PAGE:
The holidays haven't halted everyone's work.
- Newark is debating the fate of a parcel at its southern edge near Pacific Commons. Plans for the land known as "Area 3" and "Area 4" include residential development and a golf course. Like Cisco Field, the key is rezoning of land currently zoned industrial. Unlike Cisco Field, some of the project land is wetlands, which means additional wetlands creation will be required.
- The moribund 49ers just hired Andy Dolich to be their COO, while Jed York may been crowned owner/king of Ninerland. Meanwhile, it appears a hotel tax may be what helps raise the public portion of the 49ers stadium bill. Nearby hotel operators (Hilton, Marriott) are on board based on initial quotes.
- The Tampa Bay Rays are looking at their downtown St. Petersburg spring training site as a future permanent home. The new ballpark would be a waterfront, open-air facility with a retractable roof that would deploy like a sail, protecting fans from rain (but not heat, though concourses would be air-conditioned). Financing would come from the Rays, proceeds from the sale of dev rights at the team's current home, Tropicana Field, and other public sources. Eerie resemblance of the mast structure to a similar (and failed) concept at Montreal's Olympic Stadium aside, the design is quite cool. Part of Tampa Bay would have to be filled in.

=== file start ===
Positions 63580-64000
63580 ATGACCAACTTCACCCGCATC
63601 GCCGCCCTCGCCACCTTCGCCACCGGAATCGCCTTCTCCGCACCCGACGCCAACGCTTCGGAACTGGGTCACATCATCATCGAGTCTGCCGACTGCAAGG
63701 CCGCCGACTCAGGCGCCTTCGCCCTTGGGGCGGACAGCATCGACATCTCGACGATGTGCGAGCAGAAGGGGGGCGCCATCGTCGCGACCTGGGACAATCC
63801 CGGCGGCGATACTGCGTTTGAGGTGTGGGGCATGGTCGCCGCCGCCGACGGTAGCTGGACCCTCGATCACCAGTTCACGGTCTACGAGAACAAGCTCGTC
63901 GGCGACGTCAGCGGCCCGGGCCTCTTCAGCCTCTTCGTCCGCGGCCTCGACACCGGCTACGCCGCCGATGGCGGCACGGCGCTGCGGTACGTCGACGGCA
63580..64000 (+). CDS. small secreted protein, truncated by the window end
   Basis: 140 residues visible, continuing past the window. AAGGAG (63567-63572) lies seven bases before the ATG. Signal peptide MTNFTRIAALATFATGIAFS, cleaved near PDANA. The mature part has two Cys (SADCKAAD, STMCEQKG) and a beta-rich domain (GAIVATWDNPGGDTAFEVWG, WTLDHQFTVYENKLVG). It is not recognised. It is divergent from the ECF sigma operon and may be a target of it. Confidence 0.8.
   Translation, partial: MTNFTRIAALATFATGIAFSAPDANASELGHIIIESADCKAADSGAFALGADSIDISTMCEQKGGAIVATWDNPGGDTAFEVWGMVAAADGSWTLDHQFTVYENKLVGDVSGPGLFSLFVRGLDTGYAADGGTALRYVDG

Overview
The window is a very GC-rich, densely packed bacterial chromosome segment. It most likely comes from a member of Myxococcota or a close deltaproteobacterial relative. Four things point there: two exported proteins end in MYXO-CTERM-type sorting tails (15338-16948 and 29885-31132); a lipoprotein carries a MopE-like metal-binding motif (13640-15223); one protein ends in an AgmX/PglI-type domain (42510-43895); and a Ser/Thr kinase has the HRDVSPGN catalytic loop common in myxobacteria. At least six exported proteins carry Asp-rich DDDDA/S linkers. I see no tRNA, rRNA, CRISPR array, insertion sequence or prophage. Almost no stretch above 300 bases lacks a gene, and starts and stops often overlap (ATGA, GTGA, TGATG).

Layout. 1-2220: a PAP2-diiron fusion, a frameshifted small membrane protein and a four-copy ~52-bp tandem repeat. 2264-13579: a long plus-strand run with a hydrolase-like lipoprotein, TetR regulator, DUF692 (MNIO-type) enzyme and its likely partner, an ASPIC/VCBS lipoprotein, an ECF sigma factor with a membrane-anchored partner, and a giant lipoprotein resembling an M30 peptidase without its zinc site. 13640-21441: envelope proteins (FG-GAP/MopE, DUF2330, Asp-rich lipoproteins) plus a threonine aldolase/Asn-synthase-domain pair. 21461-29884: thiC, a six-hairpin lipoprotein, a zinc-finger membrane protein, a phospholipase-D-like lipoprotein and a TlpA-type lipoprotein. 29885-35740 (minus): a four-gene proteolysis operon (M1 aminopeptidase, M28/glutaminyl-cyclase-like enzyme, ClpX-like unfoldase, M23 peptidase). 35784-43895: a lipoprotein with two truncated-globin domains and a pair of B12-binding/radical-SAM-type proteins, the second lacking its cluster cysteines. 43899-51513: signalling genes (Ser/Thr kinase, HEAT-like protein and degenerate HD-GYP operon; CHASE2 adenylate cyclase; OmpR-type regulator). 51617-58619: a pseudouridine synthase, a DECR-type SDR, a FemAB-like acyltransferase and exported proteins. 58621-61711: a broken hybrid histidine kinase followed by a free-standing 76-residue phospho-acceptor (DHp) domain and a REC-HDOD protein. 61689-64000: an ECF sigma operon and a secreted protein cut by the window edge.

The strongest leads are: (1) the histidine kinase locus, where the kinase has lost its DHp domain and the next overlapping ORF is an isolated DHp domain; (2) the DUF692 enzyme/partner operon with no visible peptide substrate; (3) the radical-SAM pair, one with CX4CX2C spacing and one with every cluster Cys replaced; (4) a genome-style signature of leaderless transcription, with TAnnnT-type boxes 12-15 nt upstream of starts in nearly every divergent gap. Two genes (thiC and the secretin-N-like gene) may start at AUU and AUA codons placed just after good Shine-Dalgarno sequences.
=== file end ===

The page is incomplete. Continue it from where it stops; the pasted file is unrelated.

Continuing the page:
- Miami pols have unveiled a massive, expansive redevelopment plan that would incorporate the new Marlins stadium at the site of the to-be-demolished Orange Bowl, along with a co-located, 25,000-seat soccer stadium, museums and a tunnel. It'll take a public vote, a stepped-up contribution from the Marlins, and the Marlins building a 6,000-space parking garage for the plan to work.